Appropriately enough for a movie built on two-dimensional cartoons of amoral adults and innocent children, Shahidi is the only actor who emerges with her dignity fully intact.
    • 46 Metascore
    • 40 Elizabeth Weitzman
    On the bright side, Robinson’s unlucky astronauts are played by Liev Schreiber, Elias Koteas, Olivia Williams and Romola Garai. All of these actors approach their potential demise with impressive conviction.
    • 38 Metascore
    • 40 Elizabeth Weitzman
    Pay close attention to the title of Tom Shadyac's documentary. He will try to convince you his film is about humanity uniting to solve its problems. But somehow, his own ego keeps getting in the way.
    • 36 Metascore
    • 40 Elizabeth Weitzman
    The original title of Jess Manafort's directorial debut was "The Beautiful Ordinary," and she shouldn't have changed it. After all, her cast is beautiful and her movie is ordinary.
    • 60 Metascore
    • 40 Elizabeth Weitzman
    Without a satisfying resolution, the movie ultimately sheds very little light on its own subject.
    • 50 Metascore
    • 40 Elizabeth Weitzman
    Super starts off feeling like a cult comedy you might catch during a midnight film festival. But since Gunn never nails his tone, the concept makes more sense than the execution.
    • 40 Metascore
    • 40 Elizabeth Weitzman
    It's simply a blandly shot recording of Michael Flatley's musical revue, as performed overseas.
    • 40 Metascore
    • 40 Elizabeth Weitzman
    An uncharacteristically stiff Mortensen can't break free from the clichés that constrain his character, who feels more like a symbol than a real person.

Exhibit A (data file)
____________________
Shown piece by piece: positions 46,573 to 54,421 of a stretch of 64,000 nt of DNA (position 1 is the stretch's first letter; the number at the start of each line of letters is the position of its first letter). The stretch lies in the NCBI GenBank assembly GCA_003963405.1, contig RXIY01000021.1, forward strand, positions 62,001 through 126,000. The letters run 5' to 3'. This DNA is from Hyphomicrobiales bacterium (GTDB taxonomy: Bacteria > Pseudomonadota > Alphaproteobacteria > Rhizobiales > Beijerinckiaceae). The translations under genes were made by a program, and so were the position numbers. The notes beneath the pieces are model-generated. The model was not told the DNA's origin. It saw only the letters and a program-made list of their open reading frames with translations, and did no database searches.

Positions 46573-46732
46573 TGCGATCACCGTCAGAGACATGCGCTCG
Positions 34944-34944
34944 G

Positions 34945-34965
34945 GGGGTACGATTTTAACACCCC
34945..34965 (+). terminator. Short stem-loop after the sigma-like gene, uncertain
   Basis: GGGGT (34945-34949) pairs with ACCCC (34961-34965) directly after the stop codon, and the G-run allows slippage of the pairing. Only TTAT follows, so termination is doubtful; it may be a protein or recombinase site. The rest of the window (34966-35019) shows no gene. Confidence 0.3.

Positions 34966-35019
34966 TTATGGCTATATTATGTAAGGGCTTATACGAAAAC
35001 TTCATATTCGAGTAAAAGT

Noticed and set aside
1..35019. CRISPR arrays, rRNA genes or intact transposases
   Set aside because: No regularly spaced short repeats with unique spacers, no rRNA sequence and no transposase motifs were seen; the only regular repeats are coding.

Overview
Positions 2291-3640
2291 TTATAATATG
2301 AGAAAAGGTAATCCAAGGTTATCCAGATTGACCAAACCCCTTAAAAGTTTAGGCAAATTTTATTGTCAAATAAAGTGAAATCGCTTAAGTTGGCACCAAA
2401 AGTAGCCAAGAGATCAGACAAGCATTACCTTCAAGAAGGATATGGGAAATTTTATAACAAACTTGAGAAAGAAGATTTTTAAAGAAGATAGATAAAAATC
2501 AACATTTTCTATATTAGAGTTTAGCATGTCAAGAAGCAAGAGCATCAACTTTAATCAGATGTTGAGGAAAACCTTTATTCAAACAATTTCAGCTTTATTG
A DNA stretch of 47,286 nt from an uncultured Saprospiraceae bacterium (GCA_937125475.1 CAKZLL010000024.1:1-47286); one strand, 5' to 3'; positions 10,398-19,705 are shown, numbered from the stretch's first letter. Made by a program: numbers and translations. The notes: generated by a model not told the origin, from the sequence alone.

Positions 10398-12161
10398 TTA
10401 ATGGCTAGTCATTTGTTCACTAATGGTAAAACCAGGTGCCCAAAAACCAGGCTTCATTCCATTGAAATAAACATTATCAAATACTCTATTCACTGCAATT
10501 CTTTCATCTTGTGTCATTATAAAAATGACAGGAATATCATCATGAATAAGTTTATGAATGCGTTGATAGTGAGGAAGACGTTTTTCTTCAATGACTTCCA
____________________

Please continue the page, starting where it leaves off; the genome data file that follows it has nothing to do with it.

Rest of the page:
• 30 Metascore
    • 40 Elizabeth Weitzman
    Though they lack chemistry as a team, it's gratifying to see both Perry and Burns stretching in ways they haven't before.
    • 33 Metascore
    • 40 Elizabeth Weitzman
    For all the talent involved, the overall effect is surprisingly flat. Foxx appears disconnected, Byrne is wasted and a painfully hammy Diaz seems to be in another movie altogether.
    • 35 Metascore
    • 40 Elizabeth Weitzman
    Watch closely and you might even spy a better film inside, straining to break free.
    • 44 Metascore
    • 40 Elizabeth Weitzman
    In the end, Albert’s biggest problem isn’t the threat of coyotes or cholera. It’s that he’s being played by the wrong guy.
    • 55 Metascore
    • 40 Elizabeth Weitzman
    What makes the calculated sentimentality palatable is Curtis’ intelligent assurance as he guides us through each step. It’s a gooey indulgence, to be sure, but one that will please anybody with a cinematic sweet tooth.